Synopses & Reviews
"One of the great examples of the graphic novel form. Should inspire a new generation." — The Atlantic
Cantalbert is a simple juggler but the world takes no interest in his only real gift, and he feels inadequate compared to people with meaningful jobs. Seeking a more spiritual approach to life, he enters a monastery. Cantalbert's menial chores among the monks fail to instill the self-doubting juggler with any sense of worth―until he experiences a soul-stirring encounter with a statue of Mary, the Mother of Christ.
This magical 1952 retelling of a medieval legend, featuring winsome watercolor images by famed illustrator R. O. Blechman, constitutes a predecessor to the modern graphic novel. A Foreword by Jules Feiffer and an Introduction by Maurice Sendak offer insights into the fable's enduring influence.
This 1953 retelling of a medieval legend by famed illustrator R. O. Blechman was a predecessor to the modern graphic novel. Introduction by Maurice Sendak. Foreword by Jules Feiffer.
"A sort of Christmas story," this magical 1953 retelling of a medieval legend by famed illustrator R. O. Blechman was a predecessor to the modern graphic novel. The joyful story of a poor, untalented juggler who has a soul-stirring encounter with a statue of Mary, the Mother of Christ, is accompanied by an Introduction by Maurice Sendak and a Foreword by Jules Feiffer.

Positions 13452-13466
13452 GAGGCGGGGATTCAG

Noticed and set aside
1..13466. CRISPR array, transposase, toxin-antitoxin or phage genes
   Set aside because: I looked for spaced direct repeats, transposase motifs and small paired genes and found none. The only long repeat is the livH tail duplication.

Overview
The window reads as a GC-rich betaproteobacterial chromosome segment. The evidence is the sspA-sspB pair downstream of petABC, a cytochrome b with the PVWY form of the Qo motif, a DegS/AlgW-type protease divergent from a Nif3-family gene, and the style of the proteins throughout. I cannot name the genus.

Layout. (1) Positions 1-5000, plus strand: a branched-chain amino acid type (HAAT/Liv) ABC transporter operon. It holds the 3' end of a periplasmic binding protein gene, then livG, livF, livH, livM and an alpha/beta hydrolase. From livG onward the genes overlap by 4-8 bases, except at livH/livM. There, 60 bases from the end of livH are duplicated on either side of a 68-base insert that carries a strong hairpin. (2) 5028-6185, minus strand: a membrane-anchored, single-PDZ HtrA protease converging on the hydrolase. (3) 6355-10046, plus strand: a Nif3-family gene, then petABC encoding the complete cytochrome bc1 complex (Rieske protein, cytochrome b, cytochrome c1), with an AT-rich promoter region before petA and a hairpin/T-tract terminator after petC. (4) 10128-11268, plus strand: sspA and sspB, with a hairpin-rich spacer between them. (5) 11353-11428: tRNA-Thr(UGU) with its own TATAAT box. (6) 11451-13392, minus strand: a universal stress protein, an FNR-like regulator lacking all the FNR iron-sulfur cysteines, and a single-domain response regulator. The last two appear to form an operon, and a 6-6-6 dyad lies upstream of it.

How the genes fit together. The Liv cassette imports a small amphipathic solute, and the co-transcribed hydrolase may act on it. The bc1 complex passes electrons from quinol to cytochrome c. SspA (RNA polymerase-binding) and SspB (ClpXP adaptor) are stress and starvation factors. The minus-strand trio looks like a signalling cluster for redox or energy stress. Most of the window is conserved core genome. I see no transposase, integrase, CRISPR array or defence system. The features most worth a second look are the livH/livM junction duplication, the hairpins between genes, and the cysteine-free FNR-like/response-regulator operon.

About the Author
R. O. Blechman is an American animator, illustrator, children's book author, graphic novelist, and editorial cartoonist whose work has been the subject of retrospectives at the Museum of Modern Art and other institutions. His best-known works include television commercials for Alka-Seltzer and other products and numerous covers for The New Yorker.
Maurice Sendak (1928-2012) is the author-illustrator of Where the Wild Things Are and other popular children's books.
Syndicated cartoonist Jules Feiffer has written more than 35 books, plays, and screenplays. In 1986 he received a Pulitzer Prize for his Village Voice cartoons.